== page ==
Creditors face losing more than £150m per year if the Government follows through with plans to end an exemption for insolvency litigation from the ‘Jackson’ legal aid reforms, warns an independent report commissioned by the insolvency profession.

Insolvency practitioners regularly need to take legal action to reclaim money from directors of insolvent businesses, or third parties, that should be re-directed to creditors – including HMRC and SMEs. Where there is no money left in an insolvent business to pay for legal fees, often the only way to fund legal action is to recover costs from the director in a successful case.

Insolvency litigation currently has an exemption from the Jackson reforms, introduced in 2013. The reforms prevent costs from being fully recovered from defendants. Ministers plan to scrap insolvency litigation’s exemption in April 2015.

Without the ability to recover costs fully from a director, insolvency practitioners fear legal action to reclaim debts from directors would be unaffordable in most cases, leaving money in the hands of unscrupulous directors and out of creditors’ reach.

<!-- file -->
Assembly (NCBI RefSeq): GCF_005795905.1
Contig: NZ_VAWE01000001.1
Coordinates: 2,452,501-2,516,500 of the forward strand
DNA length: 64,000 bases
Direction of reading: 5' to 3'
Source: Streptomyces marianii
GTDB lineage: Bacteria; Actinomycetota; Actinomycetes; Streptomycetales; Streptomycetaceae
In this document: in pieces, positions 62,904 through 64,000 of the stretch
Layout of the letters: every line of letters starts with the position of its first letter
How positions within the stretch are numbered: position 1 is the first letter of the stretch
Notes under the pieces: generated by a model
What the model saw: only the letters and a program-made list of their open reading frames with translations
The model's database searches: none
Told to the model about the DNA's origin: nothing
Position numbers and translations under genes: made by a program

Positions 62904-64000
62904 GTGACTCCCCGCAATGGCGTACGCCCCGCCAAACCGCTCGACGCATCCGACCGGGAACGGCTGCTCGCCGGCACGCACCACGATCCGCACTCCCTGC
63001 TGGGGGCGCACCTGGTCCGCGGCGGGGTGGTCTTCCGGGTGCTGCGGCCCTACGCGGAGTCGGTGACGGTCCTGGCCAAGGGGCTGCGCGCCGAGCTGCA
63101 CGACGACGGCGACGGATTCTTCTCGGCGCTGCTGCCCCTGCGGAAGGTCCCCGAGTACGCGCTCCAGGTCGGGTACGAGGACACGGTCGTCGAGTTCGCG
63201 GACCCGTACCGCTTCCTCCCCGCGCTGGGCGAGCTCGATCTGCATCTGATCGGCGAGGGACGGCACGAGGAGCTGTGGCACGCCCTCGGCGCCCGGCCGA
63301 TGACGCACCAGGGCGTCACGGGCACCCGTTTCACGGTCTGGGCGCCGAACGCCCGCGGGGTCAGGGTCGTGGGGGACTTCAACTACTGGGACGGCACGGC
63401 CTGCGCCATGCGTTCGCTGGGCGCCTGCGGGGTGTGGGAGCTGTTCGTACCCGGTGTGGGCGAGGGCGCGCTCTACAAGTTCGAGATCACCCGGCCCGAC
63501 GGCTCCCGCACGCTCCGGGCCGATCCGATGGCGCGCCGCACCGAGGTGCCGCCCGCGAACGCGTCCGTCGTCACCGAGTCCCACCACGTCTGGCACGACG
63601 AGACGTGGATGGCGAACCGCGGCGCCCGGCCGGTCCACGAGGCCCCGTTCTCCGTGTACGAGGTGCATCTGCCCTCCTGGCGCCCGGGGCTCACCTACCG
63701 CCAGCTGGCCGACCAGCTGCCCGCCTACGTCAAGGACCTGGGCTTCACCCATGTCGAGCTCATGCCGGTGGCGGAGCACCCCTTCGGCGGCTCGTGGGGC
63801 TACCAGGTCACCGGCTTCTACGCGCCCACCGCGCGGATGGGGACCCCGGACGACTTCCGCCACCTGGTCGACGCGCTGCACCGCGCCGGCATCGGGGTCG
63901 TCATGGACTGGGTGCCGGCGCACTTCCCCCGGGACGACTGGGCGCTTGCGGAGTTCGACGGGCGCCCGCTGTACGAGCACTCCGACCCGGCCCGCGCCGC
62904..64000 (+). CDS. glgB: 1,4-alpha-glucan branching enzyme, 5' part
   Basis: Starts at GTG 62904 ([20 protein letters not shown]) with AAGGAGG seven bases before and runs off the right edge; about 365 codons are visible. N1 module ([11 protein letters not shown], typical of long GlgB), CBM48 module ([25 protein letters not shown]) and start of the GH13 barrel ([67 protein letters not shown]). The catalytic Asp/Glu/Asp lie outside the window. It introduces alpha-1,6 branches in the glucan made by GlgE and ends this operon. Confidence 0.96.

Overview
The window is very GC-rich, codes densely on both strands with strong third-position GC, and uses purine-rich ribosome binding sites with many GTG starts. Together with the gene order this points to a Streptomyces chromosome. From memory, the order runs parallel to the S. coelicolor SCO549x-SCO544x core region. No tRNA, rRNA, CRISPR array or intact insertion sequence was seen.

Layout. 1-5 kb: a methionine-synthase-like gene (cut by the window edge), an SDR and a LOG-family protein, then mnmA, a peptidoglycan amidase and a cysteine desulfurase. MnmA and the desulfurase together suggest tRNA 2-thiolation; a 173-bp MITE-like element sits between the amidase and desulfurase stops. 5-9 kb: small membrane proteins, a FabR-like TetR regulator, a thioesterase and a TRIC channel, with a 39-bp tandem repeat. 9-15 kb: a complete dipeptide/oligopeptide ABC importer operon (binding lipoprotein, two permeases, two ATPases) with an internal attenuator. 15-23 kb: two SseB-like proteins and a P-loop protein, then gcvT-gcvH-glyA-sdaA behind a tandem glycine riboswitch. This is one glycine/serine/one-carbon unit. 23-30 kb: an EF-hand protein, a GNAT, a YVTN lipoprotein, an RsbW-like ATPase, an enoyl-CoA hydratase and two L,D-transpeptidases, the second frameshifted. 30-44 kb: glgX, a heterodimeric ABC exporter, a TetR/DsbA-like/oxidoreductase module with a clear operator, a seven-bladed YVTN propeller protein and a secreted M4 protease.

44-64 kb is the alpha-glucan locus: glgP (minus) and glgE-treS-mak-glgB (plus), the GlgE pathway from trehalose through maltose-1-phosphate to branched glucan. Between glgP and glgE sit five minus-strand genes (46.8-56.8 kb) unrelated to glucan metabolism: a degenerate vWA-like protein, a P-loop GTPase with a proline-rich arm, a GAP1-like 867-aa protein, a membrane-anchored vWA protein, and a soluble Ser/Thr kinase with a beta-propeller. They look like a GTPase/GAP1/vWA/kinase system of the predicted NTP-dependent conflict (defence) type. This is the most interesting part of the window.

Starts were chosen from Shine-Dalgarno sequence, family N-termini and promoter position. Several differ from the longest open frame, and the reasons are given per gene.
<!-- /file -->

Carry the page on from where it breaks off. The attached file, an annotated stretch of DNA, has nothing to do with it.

The Government’s plans would affect creditors’ claims of up to £300m which are pursued through the courts every year – including the pursuit of up to £70m that belongs to taxpayers and HMRC. Approximately £160m is brought back to creditors every year, an amount that insolvency practitioners say is rising.

Phillip Sykes, deputy vice-president of R3, the trade body for insolvency professionals, said: “Insolvency litigation is absolutely in the public interest, and it is absurd that the Government is considering making it all but impossible for such cases to continue. The ‘Jackson’ reforms were supposed to protect exactly this type of case.

“The Government’s only justification for ending the exemption is that it would make the ‘Jackson’ reforms consistent across the board, regardless of the consequences. It’s just lazy thinking.”

Sykes added: “Insolvency litigation returns money to creditors, and helps ensure businesses and banks remain confident about lending. It protects taxpayer funds, it stops directors making off with money that isn’t theirs, and it deters directors from even thinking about doing so in the first place.

“Should the exemption be removed, only a few large cases involving wealthy, motivated creditors would go ahead. SMEs and taxpayers would lose out – and irresponsible directors would be laughing.”

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